SF Signal: [GUEST POST] J.M. McDermott, a Candidate for a Masters of Fine Arts in Popular Fiction, Would Like to Whisper With You

1. Be a Fungus or a Vulture, or Else You Starve

I’ve been suspicious of the academic system most of my adult life. You see, some of the dumbest people I ever met in life had Ph. D’s, and some of the smartest people I ever met in life never seemed to need much in the way of education. I don’t think I’m alone in this, either. Stupid comes in all shapes and sizes, as does brilliant. I’ve met janitors who could debate complex philosophical concepts, who lived quiet lives assertively saving and investing for retirement with their library card in hand. I’ve met security guards who could enter easily into rigorous debate with art historians about the nuances of different brush strokes and biographic details gleaned from obscure letters. I’ve met professors of humanities that could barely string together three sentences coherently, in three languages, and wealthy business-leaders who made their fortune not on skill but on narcissism and talking loudly. Naturally, I’ve also met dumb janitors, brilliant professors, and everything in between. Especially in our current economy these last ten years, education beyond high school is almost completely decoupled from our actual employment in all but a few select fields. Most of our advanced degrees exist for the sole economic sake of producing professors to teach advanced degrees in that field. It seems amazing to me, sometimes, that anyone would pursue an advanced degree in anything useful, let alone something relatively useless in the current economy, like a master’s degree in the fine art of writing fiction. Better to just find work that suits your social and mental preferences to keep the lights on with a little money left over, invest your savings, raise a family, and try not to make too much noise until retirement. Lots of folks figured the whole system out, and it’s working great for them.

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SF Signal: [GUEST POST] J.M. McDermott, a Candidate for a Masters of Fine Arts in Popular Fiction, Would Like to Whisper With You


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3 responses to “SF Signal: [GUEST POST] J.M. McDermott, a Candidate for a Masters of Fine Arts in Popular Fiction, Would Like to Whisper With You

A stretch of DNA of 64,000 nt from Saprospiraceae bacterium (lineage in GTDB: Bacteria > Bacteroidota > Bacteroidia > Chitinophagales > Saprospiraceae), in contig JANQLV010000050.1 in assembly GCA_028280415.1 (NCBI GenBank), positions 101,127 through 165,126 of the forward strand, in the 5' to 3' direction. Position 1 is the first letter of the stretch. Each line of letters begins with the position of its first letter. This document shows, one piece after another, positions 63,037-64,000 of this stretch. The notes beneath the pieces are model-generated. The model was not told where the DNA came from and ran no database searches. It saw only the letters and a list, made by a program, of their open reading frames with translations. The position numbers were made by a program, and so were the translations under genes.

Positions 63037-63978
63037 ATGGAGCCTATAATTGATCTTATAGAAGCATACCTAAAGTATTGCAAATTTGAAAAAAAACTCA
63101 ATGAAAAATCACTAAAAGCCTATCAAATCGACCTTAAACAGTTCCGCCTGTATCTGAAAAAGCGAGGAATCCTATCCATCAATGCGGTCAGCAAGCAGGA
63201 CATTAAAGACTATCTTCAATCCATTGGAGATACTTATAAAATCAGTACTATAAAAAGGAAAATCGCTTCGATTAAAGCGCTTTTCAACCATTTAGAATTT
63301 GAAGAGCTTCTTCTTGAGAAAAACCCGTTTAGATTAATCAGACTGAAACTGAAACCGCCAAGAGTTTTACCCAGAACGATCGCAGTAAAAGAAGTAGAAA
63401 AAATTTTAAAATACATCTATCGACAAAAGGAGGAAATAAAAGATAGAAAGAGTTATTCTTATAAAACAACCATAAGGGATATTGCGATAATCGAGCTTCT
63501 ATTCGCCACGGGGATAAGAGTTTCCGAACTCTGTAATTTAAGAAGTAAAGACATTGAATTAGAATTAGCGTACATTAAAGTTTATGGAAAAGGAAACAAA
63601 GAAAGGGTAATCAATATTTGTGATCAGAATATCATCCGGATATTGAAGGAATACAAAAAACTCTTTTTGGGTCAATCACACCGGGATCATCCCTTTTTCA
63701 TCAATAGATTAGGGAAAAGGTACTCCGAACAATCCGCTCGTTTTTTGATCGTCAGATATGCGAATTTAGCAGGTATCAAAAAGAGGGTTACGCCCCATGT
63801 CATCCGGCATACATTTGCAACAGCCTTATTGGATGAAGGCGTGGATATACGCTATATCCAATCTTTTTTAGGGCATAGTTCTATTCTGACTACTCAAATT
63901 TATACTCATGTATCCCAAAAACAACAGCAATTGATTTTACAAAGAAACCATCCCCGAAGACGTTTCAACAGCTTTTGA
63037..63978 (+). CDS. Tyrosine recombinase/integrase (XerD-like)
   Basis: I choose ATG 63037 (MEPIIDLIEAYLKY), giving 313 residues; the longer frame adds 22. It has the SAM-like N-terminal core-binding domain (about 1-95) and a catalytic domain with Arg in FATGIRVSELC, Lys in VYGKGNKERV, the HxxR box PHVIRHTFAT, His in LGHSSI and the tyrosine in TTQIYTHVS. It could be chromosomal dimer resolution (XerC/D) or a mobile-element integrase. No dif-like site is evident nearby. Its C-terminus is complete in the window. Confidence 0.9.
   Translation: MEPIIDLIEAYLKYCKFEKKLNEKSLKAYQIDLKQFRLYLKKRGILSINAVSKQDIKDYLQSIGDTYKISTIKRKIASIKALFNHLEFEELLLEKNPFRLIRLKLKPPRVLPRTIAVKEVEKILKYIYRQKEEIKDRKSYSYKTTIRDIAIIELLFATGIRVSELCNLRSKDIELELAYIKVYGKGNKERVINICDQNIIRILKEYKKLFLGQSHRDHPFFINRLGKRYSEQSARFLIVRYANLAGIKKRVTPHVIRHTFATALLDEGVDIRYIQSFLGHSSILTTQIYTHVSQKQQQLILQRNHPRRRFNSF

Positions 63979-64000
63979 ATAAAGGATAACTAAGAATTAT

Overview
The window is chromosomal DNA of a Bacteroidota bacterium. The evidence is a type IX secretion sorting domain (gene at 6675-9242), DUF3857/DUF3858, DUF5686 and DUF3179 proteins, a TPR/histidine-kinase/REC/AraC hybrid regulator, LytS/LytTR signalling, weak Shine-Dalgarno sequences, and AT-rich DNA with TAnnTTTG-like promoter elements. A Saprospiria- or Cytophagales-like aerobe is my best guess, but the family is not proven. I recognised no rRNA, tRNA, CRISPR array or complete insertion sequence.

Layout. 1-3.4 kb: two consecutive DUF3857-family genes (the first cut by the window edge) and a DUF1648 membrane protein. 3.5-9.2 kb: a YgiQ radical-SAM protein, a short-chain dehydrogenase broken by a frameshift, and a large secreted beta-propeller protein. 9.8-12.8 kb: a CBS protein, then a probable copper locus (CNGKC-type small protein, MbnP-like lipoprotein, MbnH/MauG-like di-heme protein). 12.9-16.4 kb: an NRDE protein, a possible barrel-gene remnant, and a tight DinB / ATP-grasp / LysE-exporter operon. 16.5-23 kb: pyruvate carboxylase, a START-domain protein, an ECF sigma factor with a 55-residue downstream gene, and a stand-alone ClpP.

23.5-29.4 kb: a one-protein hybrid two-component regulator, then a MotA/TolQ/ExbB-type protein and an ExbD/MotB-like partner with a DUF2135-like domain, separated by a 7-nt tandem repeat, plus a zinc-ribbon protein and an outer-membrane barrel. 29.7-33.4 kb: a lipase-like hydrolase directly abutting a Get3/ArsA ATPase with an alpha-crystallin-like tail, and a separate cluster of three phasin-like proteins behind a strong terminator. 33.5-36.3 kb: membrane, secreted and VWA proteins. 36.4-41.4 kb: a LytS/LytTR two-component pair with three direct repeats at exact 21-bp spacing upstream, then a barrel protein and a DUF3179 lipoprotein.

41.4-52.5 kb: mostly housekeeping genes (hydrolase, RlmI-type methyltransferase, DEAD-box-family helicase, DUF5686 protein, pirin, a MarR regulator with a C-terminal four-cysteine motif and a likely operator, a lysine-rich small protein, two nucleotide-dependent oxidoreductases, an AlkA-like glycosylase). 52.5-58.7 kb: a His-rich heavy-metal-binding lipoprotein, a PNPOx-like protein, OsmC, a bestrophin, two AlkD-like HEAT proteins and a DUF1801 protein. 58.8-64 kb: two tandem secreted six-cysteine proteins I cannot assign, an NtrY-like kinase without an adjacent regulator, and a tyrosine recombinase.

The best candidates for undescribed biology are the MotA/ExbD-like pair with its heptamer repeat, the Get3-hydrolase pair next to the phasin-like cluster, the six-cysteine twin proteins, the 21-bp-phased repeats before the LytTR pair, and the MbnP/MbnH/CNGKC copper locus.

1. Forgive me for using such an overused line to open this comment with, but interesting post.

    I agree with you that is entirely too much emphasis on career-training when it comes to higher education. I blame this view mostly on the older generations whom grew up at a time where not as many people possessed undergraduate and graduate degrees, and where you went to school meant more to employers than what you actually learned there.

    As a result, I think the younger generations were raised with this mentality that you had to check a number of boxes before you could make money and be taken seriously. Heck, I'm one of them, myself. The trouble I also think is present is that there is a mentality that to learn how to write fiction, you need to attend classes and workshops, and read books on the craft to write anything worthwhile. Granted, I was an English major, and I've attended workshops and college courses, but you want to know where I learned the most about writing? Reading books I love, and playing roleplaying games online!

    Writing is such an all-encompassing art that workshops and degrees should only be polishing factors rather than training for the main event. An editor or an agent is not going to care how many degrees you attach to your name, so pick a program you think you will learn the most from rather than on whether it'll impress the critics of the New York Times.

    Bah, I could go on and on about this subject…I apologize if any eyes have glazed over any eyeballs within the duration of my rant!


  2. I like to keep my mind pretty open on the issue. No one can teach you how to be as good as J.K.Rowling, Faulkner, etc., but that doesn't mean the students, ergo, learn nothing from the professors.

    I think when it comes to workshops, you get out of it what you put into it. If you approach it like it won't help you, it doesn't help you. If you approach it like you want to learn what you can from everyone there, you get a lot out of it!

    As always, the degree one gets does not correlate to future success, but it does correlate to personal growth and fulfillment.


  3. Oh I didn't say there wasn't anything to learn. I'm just saying that one should choose a workshop or program with the intention of improving craft rather than to use as credentials (unless it's a situation where it would hold that benefit, such as a teaching certification). If one chooses a program as career training or for credentials alone, one runs the risk of entering a program that is not a good fit for that particular writer.

    For example, when I was looking for an MFA program (which I've decided to delay until after I've finished my book), my father was trying to convince me to pick a program off of what was essentially a top 10 list. I looked through the schools, and honestly I couldn't have seen myself learning that much without fighting the entire way and being patient to simply receive a piece of paper saying I was qualified to teach college classes. However after much reading into the subject, I've realized it's not so much the name of where you go, but rather whether it is the best fit for you. Does that make any sense? Sometimes I tend to ramble.


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